As the light microscope was made very early on, as mentioned once before, it does have a lot of limitations due to that age.
The only and maybe the most significant problem is its inability to show the finer details of any specimen. The light microscope obviously uses light and a type of refraction of it, to show the magnified specimen. However no matter hoe much you magnify the sample it does not increase in the level of detail. This is due tot the resolution which stubbornly does not change.
From this point forward we must ask ourselves; what is resolution? Resolution is the facility to distinguish between two objects. For example cells can be magnified but as the pixels of it get closer together, the light particles- photons- can not get through it. The background of light is that, light can not pass through anything half its wavelength. For instance, white light is 0.55µm and anything smaller than 0.275µm is way too small for light to sufficiently pas through. Therefore this means to achieve resolution for a finer and more detailed image something else should pass through the gaps; something smaller than photons.
This is where the electron microscope comes to play. This recent finding uses electrons, as they are miniscule, to give a higher resolution and with that comes greater detail.
The electron microscope is relatively larger and uses a vacuum and electrons to produce a high quality image, by sending electrons through the tiny gaps. (An anode is there to speed it up). This gives an advantage to the electron microscope, a better resolution. As a result if any person wants to see something such as the mitochondrion, the Golgi Body or even a lysosome they are able to. It magnifies up to 200,000 times, which is a huge amount!
There are two types of electron microscope, the Scanning Electron Microscope [SEM] and the Transmission Electron Microscope [TEM]. Scanning Electron Microscope shows the external and whole image of a specimen such as a dust mite, or a nit. The Transmission Electron Microscope is literally the opposite. It gives the image from the interior. These are very exciting options as they give an overview of the entire specimen in question and we are able to study them in great detail and depth.
On the flip side there are again disadvantages of using the electron microscope, as with everything else in the world. It is deadly complicated to use and require special expertise or training. It is also very expensive relative to the light microscope. As well as those factors it is very expensive and is in mono colours: black and white.
Adding to that, movement of the species cannot be observed by the scientists; the samples have to be dead to be put through the electron microscope. This is because electrons are used to get the better image and this all happens in a vacuum. Clearly if you had air, the electrons will knocked by the air particles and it has to be in that magnetic field. This is the reason why it has to be dead.
To conclude, light and electron microscope are both equally as useful as well as being limited in their own way, it recommend that in order to get the more satisfying ultra structure image to use the electron microscope and the light one for something less accurate and more general.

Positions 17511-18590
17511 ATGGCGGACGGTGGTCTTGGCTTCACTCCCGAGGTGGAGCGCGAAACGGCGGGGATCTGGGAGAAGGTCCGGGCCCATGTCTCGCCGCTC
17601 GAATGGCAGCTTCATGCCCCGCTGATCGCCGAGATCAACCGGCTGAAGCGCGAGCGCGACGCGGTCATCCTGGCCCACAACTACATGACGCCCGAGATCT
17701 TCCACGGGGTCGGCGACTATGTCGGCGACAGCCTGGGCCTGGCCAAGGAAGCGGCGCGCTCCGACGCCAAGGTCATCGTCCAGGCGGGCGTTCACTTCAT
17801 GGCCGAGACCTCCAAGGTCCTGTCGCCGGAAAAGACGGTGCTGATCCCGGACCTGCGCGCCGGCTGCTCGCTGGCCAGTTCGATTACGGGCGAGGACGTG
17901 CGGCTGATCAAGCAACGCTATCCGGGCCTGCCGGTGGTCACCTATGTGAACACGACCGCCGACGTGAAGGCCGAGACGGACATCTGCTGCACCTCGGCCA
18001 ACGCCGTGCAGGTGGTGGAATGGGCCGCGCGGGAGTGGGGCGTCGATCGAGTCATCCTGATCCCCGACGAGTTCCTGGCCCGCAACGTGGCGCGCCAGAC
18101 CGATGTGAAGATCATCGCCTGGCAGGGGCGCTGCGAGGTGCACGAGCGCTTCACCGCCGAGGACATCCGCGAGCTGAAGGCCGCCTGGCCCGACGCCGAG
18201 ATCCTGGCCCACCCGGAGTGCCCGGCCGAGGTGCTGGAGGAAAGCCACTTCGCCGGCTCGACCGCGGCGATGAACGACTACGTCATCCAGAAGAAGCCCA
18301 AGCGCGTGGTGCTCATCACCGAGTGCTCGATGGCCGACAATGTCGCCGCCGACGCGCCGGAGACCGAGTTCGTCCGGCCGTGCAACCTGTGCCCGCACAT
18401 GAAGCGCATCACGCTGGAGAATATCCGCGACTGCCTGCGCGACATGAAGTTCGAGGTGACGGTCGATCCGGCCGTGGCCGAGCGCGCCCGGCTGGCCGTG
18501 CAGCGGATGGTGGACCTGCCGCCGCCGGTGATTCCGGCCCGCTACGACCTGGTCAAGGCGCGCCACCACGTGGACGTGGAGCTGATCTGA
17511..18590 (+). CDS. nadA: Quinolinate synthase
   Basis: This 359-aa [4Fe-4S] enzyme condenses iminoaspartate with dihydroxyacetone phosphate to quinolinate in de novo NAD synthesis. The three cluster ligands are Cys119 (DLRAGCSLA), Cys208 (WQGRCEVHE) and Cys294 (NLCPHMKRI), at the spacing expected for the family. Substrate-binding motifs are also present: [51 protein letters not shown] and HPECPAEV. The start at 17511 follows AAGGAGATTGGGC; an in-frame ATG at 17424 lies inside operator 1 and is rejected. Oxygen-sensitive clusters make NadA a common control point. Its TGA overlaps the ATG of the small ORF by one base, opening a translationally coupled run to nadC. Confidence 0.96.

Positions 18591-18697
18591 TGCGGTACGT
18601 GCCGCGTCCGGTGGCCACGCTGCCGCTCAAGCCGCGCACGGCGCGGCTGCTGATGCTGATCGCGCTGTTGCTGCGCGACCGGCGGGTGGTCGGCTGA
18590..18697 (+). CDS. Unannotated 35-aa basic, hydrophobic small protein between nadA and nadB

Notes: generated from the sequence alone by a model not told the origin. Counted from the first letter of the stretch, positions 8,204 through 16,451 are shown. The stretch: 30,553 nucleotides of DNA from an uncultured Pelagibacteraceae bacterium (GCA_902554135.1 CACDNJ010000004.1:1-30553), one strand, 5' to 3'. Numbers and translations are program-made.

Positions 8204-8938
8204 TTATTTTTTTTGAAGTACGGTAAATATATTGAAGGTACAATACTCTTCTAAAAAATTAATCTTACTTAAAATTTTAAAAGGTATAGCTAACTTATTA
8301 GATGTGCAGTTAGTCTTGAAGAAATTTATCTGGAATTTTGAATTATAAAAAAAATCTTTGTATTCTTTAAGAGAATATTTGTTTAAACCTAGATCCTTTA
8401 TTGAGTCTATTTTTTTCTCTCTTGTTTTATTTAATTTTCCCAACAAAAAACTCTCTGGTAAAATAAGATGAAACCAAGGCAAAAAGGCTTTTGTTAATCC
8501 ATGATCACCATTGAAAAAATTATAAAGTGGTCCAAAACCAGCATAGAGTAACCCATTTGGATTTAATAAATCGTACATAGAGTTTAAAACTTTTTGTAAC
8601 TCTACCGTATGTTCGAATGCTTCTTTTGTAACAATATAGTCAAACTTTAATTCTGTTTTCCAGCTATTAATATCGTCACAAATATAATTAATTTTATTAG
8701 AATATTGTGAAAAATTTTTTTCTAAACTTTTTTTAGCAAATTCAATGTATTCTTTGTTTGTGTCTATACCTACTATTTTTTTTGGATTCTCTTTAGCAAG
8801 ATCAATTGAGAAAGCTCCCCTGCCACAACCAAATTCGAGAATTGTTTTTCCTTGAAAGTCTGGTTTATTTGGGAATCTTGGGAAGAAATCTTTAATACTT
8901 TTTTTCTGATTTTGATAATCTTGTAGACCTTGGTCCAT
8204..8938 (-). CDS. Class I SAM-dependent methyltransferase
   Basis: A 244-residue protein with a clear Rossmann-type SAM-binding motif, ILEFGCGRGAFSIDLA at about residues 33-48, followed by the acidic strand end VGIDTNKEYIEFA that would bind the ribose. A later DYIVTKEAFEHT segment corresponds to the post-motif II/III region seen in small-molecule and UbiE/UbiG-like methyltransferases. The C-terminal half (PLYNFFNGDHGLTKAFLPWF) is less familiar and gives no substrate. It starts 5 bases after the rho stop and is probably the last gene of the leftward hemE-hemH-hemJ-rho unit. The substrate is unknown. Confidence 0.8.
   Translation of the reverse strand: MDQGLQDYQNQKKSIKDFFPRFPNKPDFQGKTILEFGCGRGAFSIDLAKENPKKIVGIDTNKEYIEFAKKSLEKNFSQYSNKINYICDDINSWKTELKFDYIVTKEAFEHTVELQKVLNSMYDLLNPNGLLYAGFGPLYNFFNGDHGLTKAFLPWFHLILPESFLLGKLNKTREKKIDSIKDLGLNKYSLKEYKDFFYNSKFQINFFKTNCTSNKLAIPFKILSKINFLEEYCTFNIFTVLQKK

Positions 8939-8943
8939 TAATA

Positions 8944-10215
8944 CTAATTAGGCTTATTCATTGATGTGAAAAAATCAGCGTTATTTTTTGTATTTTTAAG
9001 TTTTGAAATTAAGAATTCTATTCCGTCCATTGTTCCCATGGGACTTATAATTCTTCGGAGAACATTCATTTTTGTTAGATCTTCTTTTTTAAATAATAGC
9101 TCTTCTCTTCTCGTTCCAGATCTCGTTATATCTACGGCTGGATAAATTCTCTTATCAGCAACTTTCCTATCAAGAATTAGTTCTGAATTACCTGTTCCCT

To finish I am going to draw up a table, of advantages and disadvantages of each microscope- for an easy reading.
By Aswani Pillai 6L3
Here's what a star student thought of this essay
Quality of writing
There was a typo in the work. This shows the lack of proof reading at the basic level as the word processor should pick this up automatically. The appropriate technical terms were used but the student needs to show a proper understanding of such terms by either defining them in a glossary or explaining them in the body of the work. The student follows the typical layout of the work, although they do not follow the typical presentation of the work. The colours are not best suited to a piece of coursework like this.
Level of analysis
The student's analysis is poor for A level. They do not explore deeply enough into the reasons behind how the microscopes work by explaining it using fundamental physics that they have learned from the syllabus. Their judgements, however, were suitable and the relevant evidence was used to support it even if it was not supported by detailed evidence. To improve, they need to go back and explain why - re-reading over their work they will find that there were many areas where the question of "why?" or "and?" arose. Such questions should not occur if a piece of work answers the question fully.
Response to question
The comparison of advantages and disadvantages is done very well but the level of detail is lacking. The student simply tends to state the advantages and disadvantages and for A level, I believe they should have explored deeper into the reasons behind it. Why is the microscope limited in the way that it is? How does it work on a fundamental level? I think such questions are key to answering the question fully and appropriately for this level. Their response is very clearly written but not necessarily clearly presented. I feel light blue is not the best colour to use for a piece of work like this.